Main Article Content
<p align="justify">Regional folklores of Pakistan like other folklores around the
globe encompass poetry, songs, sonnets, tales, legends, myths,
traditions, customs and proverbs. Being limitless and denying
boundaries they link regions to regions, provinces to provinces and
countries to countries. They develop integrity and help making the
people of Pakistan as one nation. Sufi practices all over the
country shape a strong and significant indigenous force to unite.
Along with other factors religion is an influential factor construing
the identity of Pakistanis as a nation. Fortunately, Sufism has a
firm religious basis. Additionally, its indignity has global links
spreading from the sacred centers of Mecca and Medina in Saudi
Arabia through Central Asia to the provinces of Pakistan and
further spreading deep into the heart and outskirts of the
subcontinent. From Baghdad in Iraq and Konia in Turkey to
Lahore in Pakistan and Delhi in India and to the remote parts of
South Asia with the purest religious spirit the great Muslim saints
put interlinked efforts to preach religion, humanity and conscience.
It is peculiar that their expositions whether in prose, poetry or
speech made extensive use of folklores. As mentioned earlier
poetry, songs, sonnets, tales, legends, myths, traditions, customs and proverbs all were the tools of their expositions. All great saints
took poetry as a basic source of their expositions. From Rumi in
Konia to Amir Khusru in Delhi poetry sparkles to expose sincerity
of their devotion to Islam, Allah (God) and the last Prophet (SAW).
Most of such poetry is uplifting and hope-giving rather than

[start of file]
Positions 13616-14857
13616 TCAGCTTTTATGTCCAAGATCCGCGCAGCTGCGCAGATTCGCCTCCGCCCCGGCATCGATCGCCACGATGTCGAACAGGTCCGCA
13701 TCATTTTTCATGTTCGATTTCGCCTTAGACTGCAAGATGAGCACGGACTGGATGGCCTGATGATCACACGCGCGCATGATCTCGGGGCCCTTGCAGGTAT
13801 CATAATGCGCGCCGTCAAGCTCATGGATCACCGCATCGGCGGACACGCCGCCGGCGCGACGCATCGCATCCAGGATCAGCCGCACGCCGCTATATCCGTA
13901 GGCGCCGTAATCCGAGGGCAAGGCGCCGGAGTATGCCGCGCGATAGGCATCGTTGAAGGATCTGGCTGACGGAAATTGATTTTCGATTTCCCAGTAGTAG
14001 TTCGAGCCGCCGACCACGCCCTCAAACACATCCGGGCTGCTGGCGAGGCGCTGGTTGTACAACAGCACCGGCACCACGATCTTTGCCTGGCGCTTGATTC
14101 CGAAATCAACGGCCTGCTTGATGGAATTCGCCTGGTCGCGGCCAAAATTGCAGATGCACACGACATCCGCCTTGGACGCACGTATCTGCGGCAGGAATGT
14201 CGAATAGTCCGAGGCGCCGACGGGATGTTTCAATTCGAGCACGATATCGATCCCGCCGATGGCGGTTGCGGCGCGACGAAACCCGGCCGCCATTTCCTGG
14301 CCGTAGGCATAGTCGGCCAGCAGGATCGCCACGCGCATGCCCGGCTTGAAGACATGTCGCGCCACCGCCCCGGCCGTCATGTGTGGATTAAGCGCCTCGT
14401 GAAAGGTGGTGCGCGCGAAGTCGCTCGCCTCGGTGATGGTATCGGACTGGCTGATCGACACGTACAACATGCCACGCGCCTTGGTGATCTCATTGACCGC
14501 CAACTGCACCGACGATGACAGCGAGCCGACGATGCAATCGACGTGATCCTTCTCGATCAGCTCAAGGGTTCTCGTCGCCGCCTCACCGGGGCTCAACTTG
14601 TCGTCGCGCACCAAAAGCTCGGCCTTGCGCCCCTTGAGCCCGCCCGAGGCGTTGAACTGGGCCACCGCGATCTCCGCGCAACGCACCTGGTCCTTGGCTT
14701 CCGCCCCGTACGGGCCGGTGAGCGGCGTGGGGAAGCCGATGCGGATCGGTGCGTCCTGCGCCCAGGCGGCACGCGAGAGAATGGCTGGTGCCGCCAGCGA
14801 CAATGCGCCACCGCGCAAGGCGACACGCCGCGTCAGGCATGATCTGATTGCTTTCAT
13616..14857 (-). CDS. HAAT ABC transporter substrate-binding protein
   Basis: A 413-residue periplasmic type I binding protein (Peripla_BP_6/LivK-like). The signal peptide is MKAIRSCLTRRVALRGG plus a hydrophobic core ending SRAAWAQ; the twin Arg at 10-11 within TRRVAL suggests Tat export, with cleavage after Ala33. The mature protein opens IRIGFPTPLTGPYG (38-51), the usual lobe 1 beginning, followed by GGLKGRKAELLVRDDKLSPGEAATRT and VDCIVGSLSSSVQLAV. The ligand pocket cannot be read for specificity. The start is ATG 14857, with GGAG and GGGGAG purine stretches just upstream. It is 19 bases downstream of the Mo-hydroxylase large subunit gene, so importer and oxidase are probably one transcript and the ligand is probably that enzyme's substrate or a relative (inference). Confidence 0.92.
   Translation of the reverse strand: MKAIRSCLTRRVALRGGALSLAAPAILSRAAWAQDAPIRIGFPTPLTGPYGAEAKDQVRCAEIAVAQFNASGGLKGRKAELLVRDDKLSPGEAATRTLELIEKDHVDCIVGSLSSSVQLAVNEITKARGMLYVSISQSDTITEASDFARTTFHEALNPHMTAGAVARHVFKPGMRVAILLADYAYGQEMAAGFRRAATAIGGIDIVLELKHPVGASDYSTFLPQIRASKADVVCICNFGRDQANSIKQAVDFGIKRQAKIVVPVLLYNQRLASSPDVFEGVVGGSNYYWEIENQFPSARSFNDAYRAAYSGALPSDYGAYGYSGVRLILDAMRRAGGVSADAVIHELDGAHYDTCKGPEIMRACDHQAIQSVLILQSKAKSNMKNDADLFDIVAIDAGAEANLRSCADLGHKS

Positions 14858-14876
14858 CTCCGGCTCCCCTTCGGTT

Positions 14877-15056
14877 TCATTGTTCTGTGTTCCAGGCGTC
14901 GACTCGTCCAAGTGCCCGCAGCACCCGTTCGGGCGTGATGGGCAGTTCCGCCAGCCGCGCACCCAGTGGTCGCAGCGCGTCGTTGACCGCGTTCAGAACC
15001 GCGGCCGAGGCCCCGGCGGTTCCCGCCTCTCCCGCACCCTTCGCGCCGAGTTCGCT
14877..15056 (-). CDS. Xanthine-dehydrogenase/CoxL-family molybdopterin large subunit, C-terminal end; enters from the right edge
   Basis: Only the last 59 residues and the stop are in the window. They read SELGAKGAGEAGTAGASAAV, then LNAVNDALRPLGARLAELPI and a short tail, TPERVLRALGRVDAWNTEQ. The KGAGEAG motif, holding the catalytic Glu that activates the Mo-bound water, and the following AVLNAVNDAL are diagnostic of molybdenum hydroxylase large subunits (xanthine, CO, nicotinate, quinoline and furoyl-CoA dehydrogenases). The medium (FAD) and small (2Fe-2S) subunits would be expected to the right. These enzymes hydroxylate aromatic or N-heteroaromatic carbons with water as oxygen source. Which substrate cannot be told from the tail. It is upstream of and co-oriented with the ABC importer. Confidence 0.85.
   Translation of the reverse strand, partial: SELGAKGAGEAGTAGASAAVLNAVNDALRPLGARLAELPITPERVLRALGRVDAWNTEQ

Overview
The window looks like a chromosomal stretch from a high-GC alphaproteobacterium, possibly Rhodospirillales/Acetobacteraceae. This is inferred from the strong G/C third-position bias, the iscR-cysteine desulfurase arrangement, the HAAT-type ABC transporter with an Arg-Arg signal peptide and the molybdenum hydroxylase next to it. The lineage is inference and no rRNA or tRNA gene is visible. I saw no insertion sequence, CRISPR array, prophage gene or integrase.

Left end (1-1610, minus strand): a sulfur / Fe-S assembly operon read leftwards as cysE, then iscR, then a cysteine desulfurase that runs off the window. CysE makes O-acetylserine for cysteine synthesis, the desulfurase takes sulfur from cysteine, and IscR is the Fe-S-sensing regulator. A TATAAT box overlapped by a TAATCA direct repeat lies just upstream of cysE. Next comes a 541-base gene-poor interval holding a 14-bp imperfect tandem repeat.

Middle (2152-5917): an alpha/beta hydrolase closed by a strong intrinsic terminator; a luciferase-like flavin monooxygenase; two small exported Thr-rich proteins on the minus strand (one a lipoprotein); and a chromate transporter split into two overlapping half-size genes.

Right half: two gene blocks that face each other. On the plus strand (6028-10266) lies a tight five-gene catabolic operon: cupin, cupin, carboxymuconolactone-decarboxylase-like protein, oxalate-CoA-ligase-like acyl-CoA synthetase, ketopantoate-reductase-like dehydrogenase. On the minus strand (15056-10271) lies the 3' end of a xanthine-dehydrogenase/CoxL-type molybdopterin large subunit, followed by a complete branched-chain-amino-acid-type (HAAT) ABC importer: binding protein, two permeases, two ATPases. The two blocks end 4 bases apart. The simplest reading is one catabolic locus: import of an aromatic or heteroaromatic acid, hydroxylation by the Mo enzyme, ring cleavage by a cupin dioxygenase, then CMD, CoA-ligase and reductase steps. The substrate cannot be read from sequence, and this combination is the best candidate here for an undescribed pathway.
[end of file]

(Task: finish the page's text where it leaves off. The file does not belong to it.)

dejection and gloom.
Sufism has been a part of the fabric of life in the region comprising
Pakistan for centuries. It is a symbol of peace in a country like
Pakistan caught in deadly crossfire of controversial ideological
and political controversies.
This study explores the use of folklores in the poetry of some of the
Sufi poets and also of that part of the poetry of such poets that is
now itself the folklore. Four Sufi poets one from each province of
Pakistan and their mystic poetry is considered and analyzed for the
purpose. The poets selected are Sachal Sarmast, Baba Buleh Shah,
Rahman Baba and Mast Tawakali. The focus of the study is the
literary legacy of these poets and mention of ritual practices and
the folklore in their poetry. It is well known that the basic
perception of their poetry is love. They themselves were manyfaceted
people indeed — humanists and preachers of peace,
harmony and tranquility. The rhymes of these great Sufi poets are
immersed in love, empathy and forbearance and are the reverse
manifestation of the world view of the people of Pakistan.
It will be useful to view this broad pool of resources to be active
for exposing Islamic thoughts through Sufi methods to invoke a
positive wave to create integrity in the ocean of current conflicting
cultural and political scenario of Pakistan.